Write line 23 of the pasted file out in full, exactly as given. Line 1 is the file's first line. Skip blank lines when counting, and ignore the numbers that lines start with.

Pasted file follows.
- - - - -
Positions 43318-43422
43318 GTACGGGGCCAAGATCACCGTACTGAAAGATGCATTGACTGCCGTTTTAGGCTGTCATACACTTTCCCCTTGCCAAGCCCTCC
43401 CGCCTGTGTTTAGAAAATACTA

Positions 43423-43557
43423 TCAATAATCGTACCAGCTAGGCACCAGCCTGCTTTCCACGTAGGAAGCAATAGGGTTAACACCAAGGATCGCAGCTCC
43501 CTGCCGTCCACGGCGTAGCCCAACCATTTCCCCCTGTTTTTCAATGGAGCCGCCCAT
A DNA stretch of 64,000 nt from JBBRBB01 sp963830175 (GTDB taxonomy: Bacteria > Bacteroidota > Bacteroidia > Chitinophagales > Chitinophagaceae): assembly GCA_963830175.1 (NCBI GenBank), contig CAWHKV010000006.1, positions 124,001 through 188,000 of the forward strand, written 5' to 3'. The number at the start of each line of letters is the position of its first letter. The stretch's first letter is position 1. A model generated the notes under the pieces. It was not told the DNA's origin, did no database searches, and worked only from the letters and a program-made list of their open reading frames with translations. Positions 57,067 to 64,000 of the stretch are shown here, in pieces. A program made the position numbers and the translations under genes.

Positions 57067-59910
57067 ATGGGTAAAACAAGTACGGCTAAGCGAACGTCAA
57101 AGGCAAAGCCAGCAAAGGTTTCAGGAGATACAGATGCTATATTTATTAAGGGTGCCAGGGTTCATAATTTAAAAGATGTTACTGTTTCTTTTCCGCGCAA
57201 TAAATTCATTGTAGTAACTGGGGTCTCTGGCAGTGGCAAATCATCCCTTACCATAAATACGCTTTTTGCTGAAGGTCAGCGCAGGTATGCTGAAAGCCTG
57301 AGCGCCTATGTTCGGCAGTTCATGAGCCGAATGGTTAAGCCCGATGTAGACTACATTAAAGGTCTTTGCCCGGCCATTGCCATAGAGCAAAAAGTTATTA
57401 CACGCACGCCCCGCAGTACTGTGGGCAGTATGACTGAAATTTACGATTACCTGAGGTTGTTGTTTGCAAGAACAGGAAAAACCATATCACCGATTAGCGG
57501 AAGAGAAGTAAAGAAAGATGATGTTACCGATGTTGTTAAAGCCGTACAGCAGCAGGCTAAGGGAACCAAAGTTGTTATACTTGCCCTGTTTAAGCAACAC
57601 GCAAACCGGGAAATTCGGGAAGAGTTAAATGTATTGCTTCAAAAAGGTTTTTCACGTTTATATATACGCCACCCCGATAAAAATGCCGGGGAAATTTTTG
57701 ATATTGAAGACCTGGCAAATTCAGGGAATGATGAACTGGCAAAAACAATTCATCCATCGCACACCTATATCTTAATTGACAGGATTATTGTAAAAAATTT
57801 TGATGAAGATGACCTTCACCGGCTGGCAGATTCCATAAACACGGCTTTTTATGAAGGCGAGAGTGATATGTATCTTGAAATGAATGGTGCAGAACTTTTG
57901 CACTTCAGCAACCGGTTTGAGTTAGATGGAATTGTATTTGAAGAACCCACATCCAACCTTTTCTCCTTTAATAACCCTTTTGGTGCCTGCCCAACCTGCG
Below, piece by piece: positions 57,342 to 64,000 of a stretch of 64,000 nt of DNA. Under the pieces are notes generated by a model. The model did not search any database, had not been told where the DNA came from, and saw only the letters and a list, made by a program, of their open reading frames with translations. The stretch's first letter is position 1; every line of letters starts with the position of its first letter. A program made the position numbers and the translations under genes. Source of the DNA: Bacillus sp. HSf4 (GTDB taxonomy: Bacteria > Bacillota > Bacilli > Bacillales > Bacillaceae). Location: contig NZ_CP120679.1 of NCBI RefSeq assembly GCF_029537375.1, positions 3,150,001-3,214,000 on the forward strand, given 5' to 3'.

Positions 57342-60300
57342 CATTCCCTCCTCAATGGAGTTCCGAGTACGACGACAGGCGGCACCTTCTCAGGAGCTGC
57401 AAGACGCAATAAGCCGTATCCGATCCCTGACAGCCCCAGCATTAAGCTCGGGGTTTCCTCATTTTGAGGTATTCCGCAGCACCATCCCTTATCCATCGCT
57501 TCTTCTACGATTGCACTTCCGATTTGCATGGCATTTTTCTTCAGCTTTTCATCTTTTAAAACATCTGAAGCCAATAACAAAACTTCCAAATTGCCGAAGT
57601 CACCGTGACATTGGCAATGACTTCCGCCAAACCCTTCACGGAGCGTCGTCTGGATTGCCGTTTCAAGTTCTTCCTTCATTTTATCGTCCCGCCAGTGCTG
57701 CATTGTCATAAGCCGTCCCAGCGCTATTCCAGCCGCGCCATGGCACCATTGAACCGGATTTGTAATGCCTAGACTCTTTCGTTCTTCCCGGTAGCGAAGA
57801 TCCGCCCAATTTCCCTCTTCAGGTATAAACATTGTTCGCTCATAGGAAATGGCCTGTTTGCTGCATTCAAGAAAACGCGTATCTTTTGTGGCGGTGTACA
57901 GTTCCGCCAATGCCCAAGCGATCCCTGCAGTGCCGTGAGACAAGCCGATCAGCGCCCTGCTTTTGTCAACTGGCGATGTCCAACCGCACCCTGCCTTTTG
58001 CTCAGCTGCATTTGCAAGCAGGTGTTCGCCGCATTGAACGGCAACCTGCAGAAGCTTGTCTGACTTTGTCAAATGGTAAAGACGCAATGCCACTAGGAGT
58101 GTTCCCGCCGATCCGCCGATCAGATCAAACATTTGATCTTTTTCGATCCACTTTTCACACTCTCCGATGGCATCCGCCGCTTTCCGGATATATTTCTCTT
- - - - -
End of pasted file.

57501 TCTTCTACGATTGCACTTCCGATTTGCATGGCATTTTTCTTCAGCTTTTCATCTTTTAAAACATCTGAAGCCAATAACAAAACTTCCAAATTGCCGAAGT